I wanted to find ways to stand out. Since Harry Dresden makes such prolific use of throwing fireballs, I decided early on that Sam wouldn’t lean too hard on fire. (That’s not to say he never throws fireballs; that would be completely out of the question.) Instead, I made Sam’s specialty levitation, that is, magically moving objects, and was thrilled at the results. There are all kinds of way a wizard (and an author) can use levitation to accomplish destruction and mayhem and before the series is over, I plan to discover them all. I also wanted a few original creatures and species, rather than just relying on the usual suspects of urban fantasy, your faeries, your werewolves, and the like. You’ll see some purely flesh and blood human villains in the series as well. I particularly enjoy the fanatically anti-magic cult you’ll meet in book three, who were one of my earliest ideas for villains.
Dresden wasn’t my only influence. I wanted to strike a tone akin to Lethal Weapon or Die Hard, something slam-bang and brutal one minute, and funny the next, while being able to take you by surprise with the more heartfelt moments. Something fast-paced and action-packed, with outnumbered and outgunned, perpetually battered and bloody heroes fighting their way through impossible odds. The character of Martin Riggs, in particular, was influential on Sam, with both of them prone to mouthing off and pulling all kinds of wild stunts, both of them doing it to mask their inner turmoil (and, one suspects, just because they like it.) The visceral action sequences of the John Wick franchise were heavily on my mind too, particularly for the book’s climactic battle between Sam and King Death. I was going for a “John Wick with wizards” vibe for those scenes, and I hope it knocks the readers out of their seats.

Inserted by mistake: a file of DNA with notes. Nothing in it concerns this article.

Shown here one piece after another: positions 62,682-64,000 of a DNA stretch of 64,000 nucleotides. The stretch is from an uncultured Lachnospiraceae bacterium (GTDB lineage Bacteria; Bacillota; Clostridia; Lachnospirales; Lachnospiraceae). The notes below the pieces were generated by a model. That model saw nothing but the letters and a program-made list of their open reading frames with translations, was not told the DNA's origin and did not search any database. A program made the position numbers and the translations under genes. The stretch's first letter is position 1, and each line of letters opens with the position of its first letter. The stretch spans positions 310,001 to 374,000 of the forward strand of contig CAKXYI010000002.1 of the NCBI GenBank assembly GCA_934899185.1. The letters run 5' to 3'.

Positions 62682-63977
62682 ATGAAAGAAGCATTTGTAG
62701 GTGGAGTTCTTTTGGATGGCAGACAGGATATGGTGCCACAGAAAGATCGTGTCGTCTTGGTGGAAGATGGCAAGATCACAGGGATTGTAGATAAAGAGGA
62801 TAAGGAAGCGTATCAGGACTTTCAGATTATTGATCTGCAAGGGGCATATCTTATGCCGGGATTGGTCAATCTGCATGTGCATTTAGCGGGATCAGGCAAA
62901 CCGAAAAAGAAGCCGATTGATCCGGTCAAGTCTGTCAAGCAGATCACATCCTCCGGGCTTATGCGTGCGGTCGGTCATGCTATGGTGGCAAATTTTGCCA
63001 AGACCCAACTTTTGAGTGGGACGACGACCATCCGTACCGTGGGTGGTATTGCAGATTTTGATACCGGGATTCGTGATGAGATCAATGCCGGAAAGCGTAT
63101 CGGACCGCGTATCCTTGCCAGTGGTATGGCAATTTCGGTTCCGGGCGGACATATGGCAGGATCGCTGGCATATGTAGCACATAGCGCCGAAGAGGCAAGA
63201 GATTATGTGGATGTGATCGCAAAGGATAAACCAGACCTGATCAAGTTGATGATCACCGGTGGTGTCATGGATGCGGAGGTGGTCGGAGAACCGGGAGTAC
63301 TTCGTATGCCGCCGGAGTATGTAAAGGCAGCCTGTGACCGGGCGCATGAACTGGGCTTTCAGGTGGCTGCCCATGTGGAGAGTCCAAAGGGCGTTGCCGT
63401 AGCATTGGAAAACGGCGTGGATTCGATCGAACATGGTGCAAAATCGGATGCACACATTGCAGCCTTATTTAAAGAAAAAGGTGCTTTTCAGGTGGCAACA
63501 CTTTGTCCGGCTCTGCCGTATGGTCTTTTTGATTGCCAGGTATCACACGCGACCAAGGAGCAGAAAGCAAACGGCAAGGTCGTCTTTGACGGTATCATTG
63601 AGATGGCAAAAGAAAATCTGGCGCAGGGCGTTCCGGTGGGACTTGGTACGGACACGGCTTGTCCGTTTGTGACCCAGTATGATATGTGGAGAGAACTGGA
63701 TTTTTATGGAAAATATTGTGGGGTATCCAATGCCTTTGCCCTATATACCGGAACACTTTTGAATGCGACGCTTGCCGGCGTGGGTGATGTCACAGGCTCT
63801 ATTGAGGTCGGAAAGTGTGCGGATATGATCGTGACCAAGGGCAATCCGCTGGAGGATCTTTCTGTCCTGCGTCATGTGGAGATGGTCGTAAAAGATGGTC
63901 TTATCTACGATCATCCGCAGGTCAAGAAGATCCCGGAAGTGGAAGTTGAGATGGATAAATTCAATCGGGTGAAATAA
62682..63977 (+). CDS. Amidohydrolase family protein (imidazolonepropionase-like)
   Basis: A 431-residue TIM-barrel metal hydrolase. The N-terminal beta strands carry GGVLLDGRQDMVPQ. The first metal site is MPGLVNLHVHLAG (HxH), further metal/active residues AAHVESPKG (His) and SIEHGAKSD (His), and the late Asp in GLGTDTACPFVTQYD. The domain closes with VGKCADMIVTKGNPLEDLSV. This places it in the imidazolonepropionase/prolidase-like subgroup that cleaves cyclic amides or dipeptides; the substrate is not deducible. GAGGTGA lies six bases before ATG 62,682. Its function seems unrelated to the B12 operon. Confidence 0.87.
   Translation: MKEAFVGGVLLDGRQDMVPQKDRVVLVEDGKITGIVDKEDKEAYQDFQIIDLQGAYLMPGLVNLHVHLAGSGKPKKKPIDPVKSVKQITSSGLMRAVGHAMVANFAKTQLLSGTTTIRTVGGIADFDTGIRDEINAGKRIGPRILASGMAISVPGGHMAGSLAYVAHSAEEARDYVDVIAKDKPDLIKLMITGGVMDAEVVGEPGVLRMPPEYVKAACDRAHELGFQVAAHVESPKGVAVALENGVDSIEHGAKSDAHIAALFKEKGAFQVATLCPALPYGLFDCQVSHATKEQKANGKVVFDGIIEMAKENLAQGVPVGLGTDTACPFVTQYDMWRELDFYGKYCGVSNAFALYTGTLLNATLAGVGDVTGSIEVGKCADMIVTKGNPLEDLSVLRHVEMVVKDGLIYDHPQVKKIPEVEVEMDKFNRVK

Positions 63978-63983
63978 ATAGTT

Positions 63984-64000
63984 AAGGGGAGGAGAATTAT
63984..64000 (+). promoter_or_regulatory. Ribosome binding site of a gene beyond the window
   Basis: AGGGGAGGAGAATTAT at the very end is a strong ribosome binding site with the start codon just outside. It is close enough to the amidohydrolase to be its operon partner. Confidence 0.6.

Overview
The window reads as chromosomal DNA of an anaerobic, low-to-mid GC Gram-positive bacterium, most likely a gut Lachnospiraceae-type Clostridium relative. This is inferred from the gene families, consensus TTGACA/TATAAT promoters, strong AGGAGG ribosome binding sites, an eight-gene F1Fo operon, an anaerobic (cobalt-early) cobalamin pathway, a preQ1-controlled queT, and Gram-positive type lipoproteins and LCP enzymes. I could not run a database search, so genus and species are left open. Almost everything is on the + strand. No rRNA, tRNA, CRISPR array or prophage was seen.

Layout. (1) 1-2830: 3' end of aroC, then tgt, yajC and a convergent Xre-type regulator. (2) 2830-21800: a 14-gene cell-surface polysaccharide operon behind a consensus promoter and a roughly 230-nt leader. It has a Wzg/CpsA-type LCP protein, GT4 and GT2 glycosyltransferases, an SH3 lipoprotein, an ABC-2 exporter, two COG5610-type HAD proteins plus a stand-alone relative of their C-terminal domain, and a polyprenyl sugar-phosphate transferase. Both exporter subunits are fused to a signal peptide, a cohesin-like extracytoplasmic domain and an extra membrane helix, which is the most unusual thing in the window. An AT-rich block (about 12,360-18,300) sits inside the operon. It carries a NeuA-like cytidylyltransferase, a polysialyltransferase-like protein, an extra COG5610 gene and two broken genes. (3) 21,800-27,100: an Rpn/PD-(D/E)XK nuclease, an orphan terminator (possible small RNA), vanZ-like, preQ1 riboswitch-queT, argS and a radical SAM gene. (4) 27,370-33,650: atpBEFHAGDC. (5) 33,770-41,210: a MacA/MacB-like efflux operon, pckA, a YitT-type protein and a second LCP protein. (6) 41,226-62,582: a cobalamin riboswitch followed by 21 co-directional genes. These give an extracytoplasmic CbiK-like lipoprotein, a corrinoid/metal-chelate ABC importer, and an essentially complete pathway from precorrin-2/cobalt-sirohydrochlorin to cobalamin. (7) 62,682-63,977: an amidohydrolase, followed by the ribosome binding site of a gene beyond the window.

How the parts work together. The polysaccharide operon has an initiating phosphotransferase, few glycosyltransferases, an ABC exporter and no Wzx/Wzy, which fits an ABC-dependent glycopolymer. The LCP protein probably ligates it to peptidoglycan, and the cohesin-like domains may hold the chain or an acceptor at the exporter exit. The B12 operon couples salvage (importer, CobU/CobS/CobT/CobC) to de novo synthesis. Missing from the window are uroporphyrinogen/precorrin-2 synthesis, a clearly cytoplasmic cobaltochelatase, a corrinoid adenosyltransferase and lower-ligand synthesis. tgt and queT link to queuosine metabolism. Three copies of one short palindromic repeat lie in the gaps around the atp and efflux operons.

Another, more off the beaten path influence was the TV series Banshee; more specifically, it’s hero, Lucas Hood. Like Williamsport, the titular town of Banshee is a dangerous place that plays by its own rules, and like Hood, Sam is a loose cannon who finds himself diving into battle whenever danger appears, heedless of the consequences, ready to throw the rulebook out the window to save the day, and coming through it thanks to sheer bloody-minded determination and a little help from his friends.